Missouri Title Loans, Inc. v. City of Kansas City, Missouri
ORDER granting 5 motion to remand. Signed on 10/22/10 by District Judge Greg Kays. (Francis, Alexandra)
IN THE UNITED STATES DISTRICT COURT FOR THE WESTERN DISTRICT OF MISSOURI WESTERN DIVISION MISSOURI TITLE LOANS, INC., Plaintiff, v. CITY OF KANSAS CITY, MISSOURI, Defendant. ) ) ) ) ) ) ) ) )
ORDER GRANTING MOTION TO REMAND Plaintiff Missouri Title Loans, Inc. filed suit in the Circuit Court of Jackson County, Missouri, challenging the validity of a zoning ordinance enacted by the City of Kansas City. Plaintiff subsequently moved to amend its petition to include a claim arising under Federal law. The state court never ruled on the motion to amend, but Defendant answered the amended petition and subsequently removed the case to federal court. Now before the Court is Plaintiff's Motion to Remand (doc. 5). Plaintiff argues that
because the state court never ruled on the motion to amend it is unclear whether the petition was actually amended, thus it is unclear whether this Court has jurisdiction to hear this dispute. Defendant argues that Missouri Rule of Civil Procedure 55.33(a) allows a petition to be amended by written consent of the adverse party, and that by filing an answer to the amended petition it is deemed to have given written consent to the amended petition. Finding that the state court record at the time of removal is unclear, and mindful that all doubts concerning whether removal was appropriate should be resolved in favor of remand, the Court GRANTS Plaintiff's motion.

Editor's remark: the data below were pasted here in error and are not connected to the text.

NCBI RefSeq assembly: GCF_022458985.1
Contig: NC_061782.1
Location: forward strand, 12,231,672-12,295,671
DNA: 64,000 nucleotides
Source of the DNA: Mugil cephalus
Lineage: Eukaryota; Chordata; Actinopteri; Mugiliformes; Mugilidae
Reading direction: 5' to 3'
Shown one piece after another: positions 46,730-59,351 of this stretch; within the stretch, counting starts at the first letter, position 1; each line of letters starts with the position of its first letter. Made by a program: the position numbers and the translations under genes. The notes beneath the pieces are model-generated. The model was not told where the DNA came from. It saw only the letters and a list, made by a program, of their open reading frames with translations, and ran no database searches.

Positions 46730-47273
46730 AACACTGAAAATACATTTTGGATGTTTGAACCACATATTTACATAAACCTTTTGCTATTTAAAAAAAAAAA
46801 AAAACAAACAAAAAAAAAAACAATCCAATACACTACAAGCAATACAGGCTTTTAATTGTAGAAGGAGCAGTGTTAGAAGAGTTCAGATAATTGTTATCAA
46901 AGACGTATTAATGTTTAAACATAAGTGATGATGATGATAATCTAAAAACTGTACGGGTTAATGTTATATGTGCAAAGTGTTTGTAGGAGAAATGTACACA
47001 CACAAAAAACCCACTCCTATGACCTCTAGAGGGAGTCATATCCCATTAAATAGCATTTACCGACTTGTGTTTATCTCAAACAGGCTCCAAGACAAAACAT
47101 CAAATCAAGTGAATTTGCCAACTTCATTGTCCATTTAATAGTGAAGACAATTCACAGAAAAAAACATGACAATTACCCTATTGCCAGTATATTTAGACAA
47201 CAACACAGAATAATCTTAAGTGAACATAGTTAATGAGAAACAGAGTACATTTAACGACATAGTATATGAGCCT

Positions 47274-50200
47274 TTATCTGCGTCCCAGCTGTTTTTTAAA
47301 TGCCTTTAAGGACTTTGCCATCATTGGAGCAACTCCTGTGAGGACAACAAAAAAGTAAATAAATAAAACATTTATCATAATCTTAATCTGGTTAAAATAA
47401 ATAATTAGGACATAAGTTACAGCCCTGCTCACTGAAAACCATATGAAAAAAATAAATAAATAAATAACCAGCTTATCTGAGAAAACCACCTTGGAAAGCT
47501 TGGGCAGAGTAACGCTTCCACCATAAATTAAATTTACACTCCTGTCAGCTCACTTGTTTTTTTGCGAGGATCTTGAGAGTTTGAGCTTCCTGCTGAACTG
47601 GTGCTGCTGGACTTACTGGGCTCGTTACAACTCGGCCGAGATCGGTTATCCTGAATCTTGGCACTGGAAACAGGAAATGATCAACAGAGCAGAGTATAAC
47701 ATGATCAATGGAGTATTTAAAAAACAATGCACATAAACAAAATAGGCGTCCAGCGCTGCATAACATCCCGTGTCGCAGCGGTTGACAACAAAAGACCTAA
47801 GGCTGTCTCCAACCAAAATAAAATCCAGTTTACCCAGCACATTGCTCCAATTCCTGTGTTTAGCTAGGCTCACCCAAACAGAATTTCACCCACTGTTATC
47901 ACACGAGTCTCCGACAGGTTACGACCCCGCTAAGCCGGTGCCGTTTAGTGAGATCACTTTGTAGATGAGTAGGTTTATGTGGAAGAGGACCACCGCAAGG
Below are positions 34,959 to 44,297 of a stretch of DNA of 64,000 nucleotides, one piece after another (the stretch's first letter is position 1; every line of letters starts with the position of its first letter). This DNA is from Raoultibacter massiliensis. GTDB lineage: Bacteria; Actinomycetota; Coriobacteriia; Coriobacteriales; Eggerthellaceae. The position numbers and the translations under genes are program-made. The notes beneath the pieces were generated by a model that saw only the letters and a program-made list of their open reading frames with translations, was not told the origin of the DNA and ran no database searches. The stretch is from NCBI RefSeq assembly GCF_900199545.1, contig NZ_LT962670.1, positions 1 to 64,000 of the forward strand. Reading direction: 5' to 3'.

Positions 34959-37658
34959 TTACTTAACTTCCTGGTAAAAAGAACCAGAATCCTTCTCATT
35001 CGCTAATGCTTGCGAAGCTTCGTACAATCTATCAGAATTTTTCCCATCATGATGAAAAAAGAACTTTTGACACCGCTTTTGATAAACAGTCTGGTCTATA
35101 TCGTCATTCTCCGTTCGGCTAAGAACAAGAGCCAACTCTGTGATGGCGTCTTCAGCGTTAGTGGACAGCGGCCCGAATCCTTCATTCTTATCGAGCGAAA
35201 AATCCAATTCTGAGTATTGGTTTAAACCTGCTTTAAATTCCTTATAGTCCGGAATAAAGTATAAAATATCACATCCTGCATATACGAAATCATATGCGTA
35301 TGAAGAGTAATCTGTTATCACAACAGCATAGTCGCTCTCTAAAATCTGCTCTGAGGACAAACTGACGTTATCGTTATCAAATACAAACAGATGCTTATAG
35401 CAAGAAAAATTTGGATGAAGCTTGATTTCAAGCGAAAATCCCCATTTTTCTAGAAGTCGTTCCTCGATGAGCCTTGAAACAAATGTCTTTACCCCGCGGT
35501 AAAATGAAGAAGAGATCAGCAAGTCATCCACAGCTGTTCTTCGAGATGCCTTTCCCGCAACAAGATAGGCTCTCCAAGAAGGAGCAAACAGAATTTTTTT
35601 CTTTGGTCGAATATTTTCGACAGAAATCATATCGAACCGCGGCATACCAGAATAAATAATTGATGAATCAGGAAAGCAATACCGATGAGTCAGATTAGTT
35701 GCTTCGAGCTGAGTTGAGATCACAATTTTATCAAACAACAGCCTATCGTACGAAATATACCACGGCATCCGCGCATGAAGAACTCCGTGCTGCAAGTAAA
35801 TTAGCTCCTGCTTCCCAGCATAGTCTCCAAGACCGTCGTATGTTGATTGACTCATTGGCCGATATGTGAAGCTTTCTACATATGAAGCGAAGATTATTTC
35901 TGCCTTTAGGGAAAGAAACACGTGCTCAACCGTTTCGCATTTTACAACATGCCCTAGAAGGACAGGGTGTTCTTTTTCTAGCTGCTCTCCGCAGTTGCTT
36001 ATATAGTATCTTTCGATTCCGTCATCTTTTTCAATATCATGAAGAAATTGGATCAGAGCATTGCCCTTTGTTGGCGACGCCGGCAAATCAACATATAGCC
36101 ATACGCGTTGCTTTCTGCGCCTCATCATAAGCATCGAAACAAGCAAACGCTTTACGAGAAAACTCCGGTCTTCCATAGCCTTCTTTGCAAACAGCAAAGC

Factual and Procedural Background On February 11, 2010 Plaintiff filed suit against Defendant in the Circuit Court of Jackson County, Missouri, case number 1016-CV05191, challenging Defendant's zoning ordinance regulating where short term loan establishments may be located. The Petition sought a declaratory judgment and injunctive relief. On July 1, 2010, Plaintiff moved to amend the Petition to add a § 1983 claim. Attached to the motion was the proposed amended petition. The clerk file-stamped both the motion and the proposed amended petition, leaving the impression that the amended petition itself had been filed. The state court docket, however, does not list the amended petition as being filed. The state court judge never ruled on the motion to amend,1 but Defendant filed an Amended Answer on July 19 responding to it. On August 4, 2010, Defendant removed the case to this Court. Standard An action may be removed by the defendant to federal district court if the case falls within the original jurisdiction of the district court. 28 U.S.C. § 1441(a). If the case is not within the original subject matter jurisdiction of the district court, the court must remand the case to the state court from which it was removed. 28 U.S.C. § 1447(c). Even if the case as stated by the initial pleading is not removable, the case may subsequently become removable. "[A] notice of removal may be filed within thirty days after receipt by the defendant, through service or otherwise, of a copy of an amended pleading, motion, order or other paper from which it may first be ascertained that the case is one which is or has become removable," except that a case